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Adoptee’s Multiple DNA Surprises

Updated On: February 29, 2024

Our guest, Dayna Foster, had quite the DNA surprise. Dayna and her sister were both adopted, and they knew that. It was a closed adoption, but was opened when Ohio changed a law around adoptees’ information. Dayna did a DNA test with 23 & Me, and discovered she had four half-siblings, and she quickly connected with a half-brother, Michael. The test results said she was 1% African, and she found a second cousin who is African-American. In Florida, where Dayna lives, the Department of Education has rejected an Advanced Placement course covering African American studies. “African-American history is the history of everyone who lives in this country,” Dayna told us. Dayna continues to search for information about her birth mother and extended family.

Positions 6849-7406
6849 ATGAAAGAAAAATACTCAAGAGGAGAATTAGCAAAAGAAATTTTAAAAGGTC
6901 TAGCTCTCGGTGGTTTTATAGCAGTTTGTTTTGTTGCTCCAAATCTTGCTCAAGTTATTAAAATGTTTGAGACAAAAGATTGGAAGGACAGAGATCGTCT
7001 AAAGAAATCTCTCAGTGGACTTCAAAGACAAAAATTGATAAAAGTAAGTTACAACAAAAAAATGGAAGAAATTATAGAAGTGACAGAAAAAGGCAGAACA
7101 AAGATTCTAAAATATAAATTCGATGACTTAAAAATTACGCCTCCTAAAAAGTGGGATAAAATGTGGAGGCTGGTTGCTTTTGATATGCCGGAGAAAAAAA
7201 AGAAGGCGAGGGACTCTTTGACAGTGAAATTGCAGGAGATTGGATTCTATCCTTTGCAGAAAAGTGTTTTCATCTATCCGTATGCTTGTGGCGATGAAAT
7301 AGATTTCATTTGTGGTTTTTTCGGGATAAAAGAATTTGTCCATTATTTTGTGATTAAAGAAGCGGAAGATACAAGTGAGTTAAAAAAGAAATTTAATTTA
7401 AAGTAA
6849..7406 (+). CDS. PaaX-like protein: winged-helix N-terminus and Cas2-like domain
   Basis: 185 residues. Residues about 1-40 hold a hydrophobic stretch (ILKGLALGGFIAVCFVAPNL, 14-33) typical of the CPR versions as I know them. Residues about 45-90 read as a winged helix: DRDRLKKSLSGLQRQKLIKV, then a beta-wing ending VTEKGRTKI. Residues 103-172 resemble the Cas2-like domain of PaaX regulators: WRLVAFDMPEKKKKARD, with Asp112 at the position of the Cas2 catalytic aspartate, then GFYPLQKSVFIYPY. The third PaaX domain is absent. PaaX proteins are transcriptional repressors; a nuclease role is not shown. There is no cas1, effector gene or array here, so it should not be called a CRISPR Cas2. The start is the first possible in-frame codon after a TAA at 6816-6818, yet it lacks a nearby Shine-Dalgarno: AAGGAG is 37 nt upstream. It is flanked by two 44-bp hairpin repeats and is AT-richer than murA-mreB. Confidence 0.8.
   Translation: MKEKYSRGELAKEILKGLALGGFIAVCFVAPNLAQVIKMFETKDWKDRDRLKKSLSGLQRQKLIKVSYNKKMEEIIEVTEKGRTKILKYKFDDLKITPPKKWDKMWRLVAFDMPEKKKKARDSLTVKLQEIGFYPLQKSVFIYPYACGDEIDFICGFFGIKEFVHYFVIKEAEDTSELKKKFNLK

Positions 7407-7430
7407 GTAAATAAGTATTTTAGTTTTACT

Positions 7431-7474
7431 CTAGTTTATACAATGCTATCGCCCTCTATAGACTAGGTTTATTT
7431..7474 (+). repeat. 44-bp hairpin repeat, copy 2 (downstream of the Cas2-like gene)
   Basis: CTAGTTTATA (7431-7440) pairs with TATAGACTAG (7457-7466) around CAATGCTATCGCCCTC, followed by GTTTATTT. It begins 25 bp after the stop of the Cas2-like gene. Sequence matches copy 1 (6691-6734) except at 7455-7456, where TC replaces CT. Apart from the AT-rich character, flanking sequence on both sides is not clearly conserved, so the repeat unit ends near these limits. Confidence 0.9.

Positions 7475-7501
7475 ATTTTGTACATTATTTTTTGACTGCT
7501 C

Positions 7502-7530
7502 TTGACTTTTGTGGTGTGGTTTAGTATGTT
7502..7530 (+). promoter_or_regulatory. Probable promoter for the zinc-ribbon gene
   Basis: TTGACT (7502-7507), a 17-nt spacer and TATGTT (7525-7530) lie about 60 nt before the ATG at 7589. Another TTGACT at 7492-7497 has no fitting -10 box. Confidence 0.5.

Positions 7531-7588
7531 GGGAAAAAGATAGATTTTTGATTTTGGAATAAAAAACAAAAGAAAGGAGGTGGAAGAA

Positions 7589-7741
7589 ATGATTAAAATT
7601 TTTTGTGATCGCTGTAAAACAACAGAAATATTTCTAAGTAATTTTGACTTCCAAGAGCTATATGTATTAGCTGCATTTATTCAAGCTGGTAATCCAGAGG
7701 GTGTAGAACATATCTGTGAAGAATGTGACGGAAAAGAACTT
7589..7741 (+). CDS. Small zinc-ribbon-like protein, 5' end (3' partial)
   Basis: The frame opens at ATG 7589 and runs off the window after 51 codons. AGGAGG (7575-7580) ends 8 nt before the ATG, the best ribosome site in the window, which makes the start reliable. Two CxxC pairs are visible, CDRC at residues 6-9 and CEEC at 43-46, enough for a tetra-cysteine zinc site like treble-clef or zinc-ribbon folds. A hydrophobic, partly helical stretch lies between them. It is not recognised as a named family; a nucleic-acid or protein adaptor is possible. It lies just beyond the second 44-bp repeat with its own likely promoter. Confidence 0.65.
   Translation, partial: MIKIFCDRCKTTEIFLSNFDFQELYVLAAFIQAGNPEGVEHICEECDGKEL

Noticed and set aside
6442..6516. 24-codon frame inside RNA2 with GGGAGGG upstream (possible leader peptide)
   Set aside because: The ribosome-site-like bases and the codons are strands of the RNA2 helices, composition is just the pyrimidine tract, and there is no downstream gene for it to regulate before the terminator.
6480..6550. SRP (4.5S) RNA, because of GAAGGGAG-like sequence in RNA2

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Hello and welcome to season three of Family Twist, a podcast about DNA surprises, found family, and amazing adoption stories. I'm Kendall Austin Stulce and my partner is Corey Stulce. We've had fabulous guests during seasons one and two. We're sharing stories of people who identify as NPEs, also called not parent expected, others who found out they were donor conceived and have surprise siblings, and even others with unique family twists. his adoption story and his discovering both sides of his biological family in 2017. So if you're just finding the podcast, we encourage you to start with episode one to learn more about Kendall's journey. Thank you for listening. All right, welcome back to Family Twist. Today we're excited to have our guest, Dana Foster with us. She has a DNA surprise she's going to tell us about. Welcome, Dana. Thank you. Let's just get into it. You had quite a surprise come your way. I had several surprises come my way. I grew up knowing that I was adopted. There was never a time when, my sister and I are both adopted. There was never a time when they sat us down and said, we have something to tell you, you're adopted. We just always grew up knowing that. And really early on, I think when I was old enough to understand this, they told us both, you know, if you ever wanna find your, birth family, your birth parents, it's okay with us. We encourage you to do that. Now, I was born in Ohio, and at the time, adoption records, original birth certificates were closed. So I would not have had the opportunity to do that. But then, a number of years ago, probably 30 years ago, Ohio opened up those records, and my dad sent me a little note, and he said, by the way, if you want more information about your birth parents, here's one place to look. So I didn't act on that for the longest time, partly I think because it's not something that can be undone once it's done. I did not want to insert my life, and it's myself into the life of another person who might not want me there. And I guess there was a little teeny piece of me that says, well, what if I don't like them? So, but I, a couple of years ago, 2021, I decided I'm ready to find out more about my birth family. So I sent off a DNA sample. I did Ancestry and also 23andMe. And of course, it takes a long time to have that come back. But when it did come back, I discovered that I had five half-siblings, two of which have passed on, but four of us were still living. And my half-brother reached out to me first and made contact. And I was absolutely thrilled, absolutely thrilled with that. So, and we've been in the process of establishing a relationship. We've been up to visit them in Wisconsin. We're going back again this summer. But they're talking about the surprise. So in exploring my DNA ancestors, when my profiles ancestry shows you profile, ethnic profile, and there were no surprises there really. There was a lot of European in that. That was not really a surprise because obviously I'm white. So I knew there was lots of European in there. And My parents had told me growing up that, oh, you are one quarter Cherokee, you're, I can't remember if they said my mother or my father, but my biological parents, one of them was half Cherokee, which intrigued me. And so I was hoping that I might see that in my DNA profile, but I didn't. But the surprise came when I looked down the profile at the bottom. 1% North African or 1% African. So this really intrigued me. So I started looking at my matches, my DNA matches, and I found a second cousin who was African American. And I thought this, so this was initially was a surprise for me because I, of course, I had no way of knowing what my DNA. what my DNA relatives were prior to having submitted this sample. And there was certainly no suggestion of that when I was adopted to my parents. But I thought of, and I didn't reach out immediately and make contact. I thought, hmm, I, you know, I don't want to be. I don't want to insert myself someplace I'm not wanted. And I try to be sensitive about white privilege and these little things called microaggressions that sometimes are not perceived by the one that's doing the aggressive or saying the aggressive thing, but it is by the person who's receiving it. So I held off on making any contact. But then I did make contact with this cousin. and connected with his daughter. So, and I've only had limited contact with him up to this point. I've been trying to go forward with that, but it's just really slow. But what kind of led me to this place of contact with him, I thought, you know, Governor DeSantis here in Florida has essentially banned AP, advanced placement. African American history in public schools in Florida, which really, really disturbed me. So I responded, the USF, WUSF had called for stories of people and so I said, well, I wanna share this story about myself. And as I said in the story and I told Carrie, I said, you know, the thing is, is that African American history is not just African American history, it is American history, it is our history. It is my history. It is a history of everyone who lives in this country, regardless of where they were born or what their ethnic roots might be. And as more people explore their DNA ancestors, I think more people are going to find that they have some African-American ancestors and maybe even some pretty close relatives, cousins, second cousins, and so forth. So I think this makes it even more important we maintain this access to African American history and in public schools and of course other places too. Absolutely, yeah, it's quite disturbing the, you know, these, what's happening, you know, not just in Florida, but, you know, different parts of the country and it's, yeah, it's kind of scary. You said it's been a little bit slow, you know, getting to know your cousins. What was your approach? What was your initial? Well on ancestry, the answer is there's this ability to leave a message for someone and so I left a message for this cousin. And it was a long time before anybody responded and then when the, well who responded I think as I said was his daughter. And so then we've, I gave her an email address. and she emailed me and I responded to that. So, haven't heard from her and it's probably been a couple of months now since we exchanged emails. And again, I hesitate to, I don't wanna push. So, although I'm eager to know more, I also don't wanna push. So, I've kind of backed off. And I think I'm in a place that I'm gonna reach out to her again and just say, hey, been thinking about you. know what's and I would love to go visit them there in Maryland I would love to go visit them but again I just don't want to push myself someplace that I might not be wanted. Sure, totally understandable. Have you talked to your half-siblings about this discovery? I have, I talked to my half-brother Michael, shared with him pretty much along the way and he agrees with I understand that you don't want to push yourself on that. And he said, and he's pretty sensitive to people. I mean, he really is. And so he said, I think that's the best approach is just not to push too hard. But then every once in a while, maybe a little general reminder, hey, I've been thinking about you, just wondering what's going on with you, or something like that. So he's encouraged me. But he's also said, caution is probably a good thing. Sure, sure. Are these relatives on his side of the family as well? Your brother's side? No, and that's that is interesting. And the way I figured this out was on one of the things I like about 23andMe is the ability to compare DNA profiles. So I compared this cousin's my cousin's my profile to my cousin's profile. And I see that there are matches in the DNA. But when I compare my cousin's profile to my half brother's profile, there are no matches. Michael and I know that we had the same mother, but we had different fathers. So obviously it's on the father's side that where the relationship or the connection comes would be on my biological father's side. And I know nothing about my biological father. So I've not really been able to trace back the steps to him. No. One of the things I did pretty early, maybe even before I sent in a DNA sample, was I wrote off to the state of Florida and got my adoption records, which included a copy of my original birth certificate. I was born in 1954. So on the original birth certificate, it's Baby, and then my birth mother's last name at the time. or infant in my birth mother's last name, where she was, Columbus, Ohio. And I don't know if this is still true of birth certificates or not, but at the time, birth certificates had, well, there was a block for father's name, and then there was nothing in father's name, nothing, no information in father's name. But then there's also a block on the birth certificate which says, legitimate. and yes or no and no is checked. So I know nothing about my birth father, not even anything that the adoption agency told my parents really about him. So he's still unidentified and one of the hopes is that I will be able to connect with one of my relatives from my birth father's side. and then try and say, okay, can we walk that back and find out where the two lines connect? It's problematic, I mean, partly because the ones, the matches that I've found are second and third cousins. So that's pretty far apart in terms of possible relationship. And the other thing is that you know, my birth father might not even know I exist because it could have been a one-night stand, it could have been something very brief, and my birth mother never informed him about me. So even if I'm able to identify a common ancestor, I mean, that my cousin and I, if we're able to track back through my cousin's ancestors, I won't necessarily find anybody that I would be able to trace back to. Right. Wow. Now, did Michael have a relationship with your birth mother? He did not. He was born in 1952, and he was given up for adoption pretty quickly after that. I think it took a couple of years for the adoption to be finalized. But once our birth mother gave birth to him, she relinquished all... connection to him. She just she gave him up for adoption. And then I was born in 54. So so neither he didn't have any relationship with her, neither did I. The next one to come along also, and it's the first two was a boy and a girl and then Michael in 52, me in 54. And then two more sibs in. 56 maybe and 59. So the only one that I know of that has had a relationship with my birth mother was the youngest. And even though I've reached out to this person on Ancestry, there's never been a response. Wow. Which is, I would like to be able to make that connection because I want to know more about my birth mother. Not so much. why, the circumstances of my conception, that's not, and why did she give me up? But to know something about her. The only thing I know about her is what I've seen in her obituary and maybe in a couple of other sources, like census records. So I'd like to get a better sense for who she was as a person. And the only one who could share that with me has not been open to any kind of contact yet. So it's interesting, I mean, people do these DNA tests for a variety of reasons. And it could just be that maybe she hasn't been logged on in a while and hasn't even seen the connection yet. I think also there's this, even though obviously anyone who's admits a DNA sample is probably going to get some surprises, especially one who knows they're adopted. Right. is potential for surprises. So at some point she must have been curious enough to submit a DNA sample but then there's this potential for oh my god what did I do. Yeah yeah right yeah exactly you can't put the toothpaste back in the tube. Right yes exactly. Has Michael does he know about his biological father? He does, he's been able to figure out some information. In fact, he thinks he knows his birth father's name, because he was able to identify some close relatives who were also related to his birth father. So he's got a good bit of information that's sort of, I would say, I mean, some of it's fact-based, but in terms of, something that documents that this man was in fact his birth father. No. Michael was born in Virginia and at this presently Virginia does not give access to these records unless all living relatives agree to it. And I'll certainly I would give my permission and I think the other at least one of the other sibs probably would too. This fourth sib, the one that's not responded to my attempt to connect, there's no way to contact her. The sister that you grew up with, has she been able to determine her lineage or has she done any kind of research? She has. In fact, she did that even before I did. I think when she was maybe 18, she started trying to find out more about her birth family. And so it's been a process for her. I think at one point she told me she even hired a private investigator of some kind to try to identify who. And I think this was before she did this. She's two and a half years younger than me, so she's 66. Before pre-ancestry, pre-23andMe, pre-all these DNA testing things. And she was, I don't remember exactly what she found out from the. private investigator, but through this DNA testing, she's been able to identify her birth parents. And she does have one full sibling that's still alive and has made contact with this sibling and attempted to make contact with her birth mother who said, no, I really don't wanna have any contact with you, but she does have contact now with her brother. and sort of the extended family through him. That's good. Very cool. Was she excited about your discovery? She was, she was. And I know when she shared what she had done with me, this is prior to my sort of taking off my explanation, I thought, well, that's wonderful. I was really happy and happy for her. And then she shared about her experience kind of encouraged me to go forward and try to reach out. And we shared, I saw recently she and her two youngest came down for a visit to Florida. And we got to talk about a little bit and share a little bit more about our, what the process was and how we felt about it. So yeah, she was, she was excited for me to find out what I found out. Now we do talk about Nature vs. Nurture on the show quite a bit. When you met Michael, what kind of similarities did you notice? And do you kind of look like him? What was that like? So yeah, that's a good story. So let me share that. Let me back up just a little bit. And I'm going to go back to a time when I was in school. And I must have been either junior high or high school, I guess. And I was listening to a conversation between two of my classmates about television, general sitcoms, or whatever. And one of them remarked, don't you think it's funny that in sitcoms, the kids never look like the parents? And I didn't say anything, but I thought to myself, so I don't look like my parents. And so throughout my life, of course I would notice this, that kids look like their parents, whatever. But then when, so I've never had the experience of seeing myself in somebody else's face or somebody else's face in my own. So the first time I saw Michael, it didn't click with me, thinking that he and I looked alike. But then my wife took a picture of us standing side by side. And when I looked at the picture, I had this aha. And it's very clear that we are related. If we had been total strangers and been standing next to each other and somebody looked at us, they would say, are you all related? because we do look a lot alike. So that was one that was one very sweet thing was to see somebody whose face looked like mine and I looked like them. He's been a real blessing. I remember asking my parents have you ever thought about having another child because it was just my sister and me. And they said, well, at one time we thought about that, but we just decided, my mother was already, she was 27 when I came along. So by the time, and this must have been, I don't know, 10 years after that, she felt like she was really a little old to be taking on another child. But as I was growing up, I was envious of my friends and cousins who had older brothers. I thought it would be so cool to have an older brother. So. When Michael and I found each other, it's like a wish had come true. Very cool. Yeah. Well, I'm glad my brother and sister are here to say how not cool it is. Corey is the oldest. I am the oldest. Yeah. We you know, I kind of took on a little bit of that. Tried to be the dad role, you know, after my parents got divorced. So but we're very, very close now. So you mentioned that you're hoping you're planning to go see Michael. Again this summer? Yes. Okay. What kind of adventures do you think you'll have together? Well, what we've done is my wife and I have reserved a space at a resort in the Dells, which is only about an hour from where Michael lives. He and his wife live outside of Milwaukee in St. Francis, Wisconsin. And so I had reached out to him the last time we talked. I said, hey, we wanna come up and see you guys again, but we wanna go up and spend some time at the Dells because it's only, my sister also lives in Wisconsin, so it's about three hours for her. I said, we're talking about going to the Dells for 10 days or maybe a couple of weeks, and why don't you and Lynn come up, and my brother, Michael, and his wife Lynn, why don't you all come up and visit us for a few days, come hang out, we'll get a two-bedroom place, said the same thing that my sister, so. That's planned for toward the end of the end of August. And Michael's birthday is the first of September. So I don't know that we'll be there for his birthday, but we plan to celebrate his birthday and in mind is the 16th of September. So we're going to probably have a little joint birthday celebration when we do that. Yeah, the Dells are beautiful. It's yeah, very, very nice place to visit. Yeah, I've been there once many, many years ago. but didn't spend much time in the Dells itself. And it was in that area of Wisconsin, but not spent much time in the Dells. So the pictures look gorgeous. Yeah, it's beautiful. Very, very nice. Very cool. So we don't typically get it, this is about a show about politics, obviously, but you mentioned DeSantis and you are living in Florida. And I'm just kind of curious, what is it like today to be gay in Florida? We are blessed to live in a wonderful community. We live. We live, it's not in St. Pete, although St. Pete is very close to us and St. Petersburg is a huge. It's not the game Mecca of Florida. It's probably Fort Wal- or excuse me, Walton, Florida or Wilton, Florida and Fort Lauderdale, but it is very, very progressive, very gay friendly, and we live in a little community just a little bit South and. west of St. Pete called Gulfport. So Gulfport is kind of an artist community. It's got a long history. It was established in I think 19 in the early 1900s. So it's gone, it's transitioned over the years. But now it has come to be the kind of a place where not just two women can walk down the street holding hands and no one looks askance. But I have seen two men walking around Gulfport holding hands and not even get an odd look. It's so cool to be here, to be a part of this community. So I feel in that sense, we are isolated from the rest of Florida because St. Pete is a beautiful place to have and hang out. But on the other hand, so much of what the Santus and the legislature are doing, impacts still impacts us, even though we are isolated here. And that part is scary. Access to reproductive healthcare, banning books from public schools, banning AP history, African-American history classes, all these things that have been put into place since last year, with the election last year, I saw just a couple of days ago, and you may have as well if you're connected with them. We have an organization here called Equality Florida and they have put out a travel warning saying, don't travel to Florida. If you do, you run into, you run the risk of running into these, these issues. If you're thinking about relocating to Florida, you need to be aware of what's going on. And I don't know if that's going to make a difference or not to the Santos and the legislature. I don't see that it does. Not short term anyways. But my hope is that long term, they come to their senses and realize it's going to cost them money, tax money, income. tax income from businesses. If businesses, if organizations stops, stop using places like Orlando and Tampa, which are big convention cities, right? Big, Miami, lots of big cities in Florida that really depend on income from conventions and conferences. And if these, If these organizations say, well, I'm not going to come to Florida if you're going to be like this, that sooner or later they'll get the message. But that's going to be slow. It takes a while for that to come to fruition. For sure. Yeah. The impact. Yeah. Well, you know, let's hope it happens sooner than later. Well, I get some pushback from, maybe not from close friends, but pushback from people that I know. And you mentioned Facebook. Some pushback on some Facebook groups that I belong to, lesbians saying, I would not set foot in Florida. And why are you still there kind of thing? And my response is always, well, right now, there's more that keeps me here than pushes me away. And besides that, if I leave, it's like conceding. Yes, very much so. And so I'm gonna stay and vote. Mm-hmm. Yeah. Mm-hmm. It's important. Yeah, right and you're part of a couple too, right? It's like, you know, it's a joint decision, you know Right. My wife has an aunt who lives in Tampa. So we that's part of what keeps us here in Florida is sure is her aunt Sure Well, I think we're definitely gonna be curious to hear how it goes later this summer So if you don't mind us reaching out just to see how your your visit with Michael goes. Yeah. You know, great to catch up on. Certainly. I will say that my initial impression of him was positive from the start. And there was the little thing is when we were trying to figure out, he had reached out to me and he said, we actually met face to face in, I think it was June of 2021. He reached out to me and he said, hey, I'm going to be in Jacksonville for my. high school reunion because he grew up in Jacksonville, Florida. Would you want to get together? And I said, absolutely. Yes. And when I knew he was coming to Jacksonville, I wanted to say, no, Hey, we're not that far. Cause at the time we were living in the, in the center of the state. Uh, would you be open to meeting? But I said, I don't want to insert myself into your plans. He was going to visit his sister. He's had a high school reunion. So I was thrilled when he reached out to me. Um, and wanted to meet. And I said, he suggested meeting for lunch first. I said, OK, good. What do you think? Because he knows the area a little bit better. And he suggested Cracker Barrel. And I said, you know, Michael, I'm sorry. I just don't think I can do Cracker Barrel because. And his immediate response was, of course, I understand. I hadn't even thought about that. So he found another place that was acceptable for both of us. But and you talked about nature versus nurture. I don't know if it's in the DNA, but when it comes to our standpoint on social issues, we are absolutely simpatico. So, oh, yeah, it was it was wonderful. He's and his whole his I've met one of his sons and I've met his wife's daughters and all and their significant others and children. And everyone has been so welcoming of Lisa and me both. It's just been an awesome experience. I couldn't have, if I'd put in an order for an older brother, I couldn't have done any better by, she checks off all the boxes. So he's- Oh, that's wonderful. It's been wonderful. That's great to hear. Yeah, we love hearing stuff like that. Yeah. You know, it's just, yeah, it's very heartening. It is. And you know, it's- It makes me, you know, I think at some point I thought, you know, I would find a clone of myself and one of my half siblings. And of course I didn't, but I am happy that at least with a couple of my half siblings, you know, I feel pretty aligned with those kinds of things. Couple of others, not so much, you know, and that's okay. It takes all kinds, right? But yeah. Yeah, I'm with you with the Cracker Barrel thing though. You have to draw the line somewhere. Right, exactly. Well, it's funny that recently came up with a gay colleague of mine at work. He was talking about, he was going to visit his parents and they always take him. They always make him go to Cracker Barrel. And I was like, you go? You know, like I ridiculed him a bit. I was like, that is not right. You should not, you know, he's like, well, I go because that's where my mom wants to go. And I. To your point, Dana, I was like, there are lots of other places you can eat. You know, it's like, come on. But Cory and I have, uh, we, we really pay attention to like the human rights campaign has the corporate equality index. And we look at, you know, all those things and, you know, our business is good for, for gay people, you know, with benefits and things. And then of course, the businesses that take a strange stance against, you know, that's even even worse. Right. Anywho. Yeah, we try to be good about that. We do also try to be aware of that. Excellent. Well, Dana, thank you so much for sharing your story. And as I said, we're excited to find out what happens next. Yeah, I'll certainly let you all know. And thank you so much for the invitation to share on the I've been listening to the podcast. I've. I listen to the first couple of them, and then I sort of skip forward, and I listen to the last couple as well. And I've got them on my Stitcher feed now. So once a week or so it downloads, and I try to catch the podcast at least weekly. Good. Well, excellent. Thank you so much. We appreciate that. You're very welcome. Very welcome. Thank you so much for listening to Family Twist. We feature original music by Cosmic Afterthoughts. And Family Twist is presented by Saboifaire Marketing Communications. Check out our website at familytwistpodcast.com for blog posts and all of our episodes.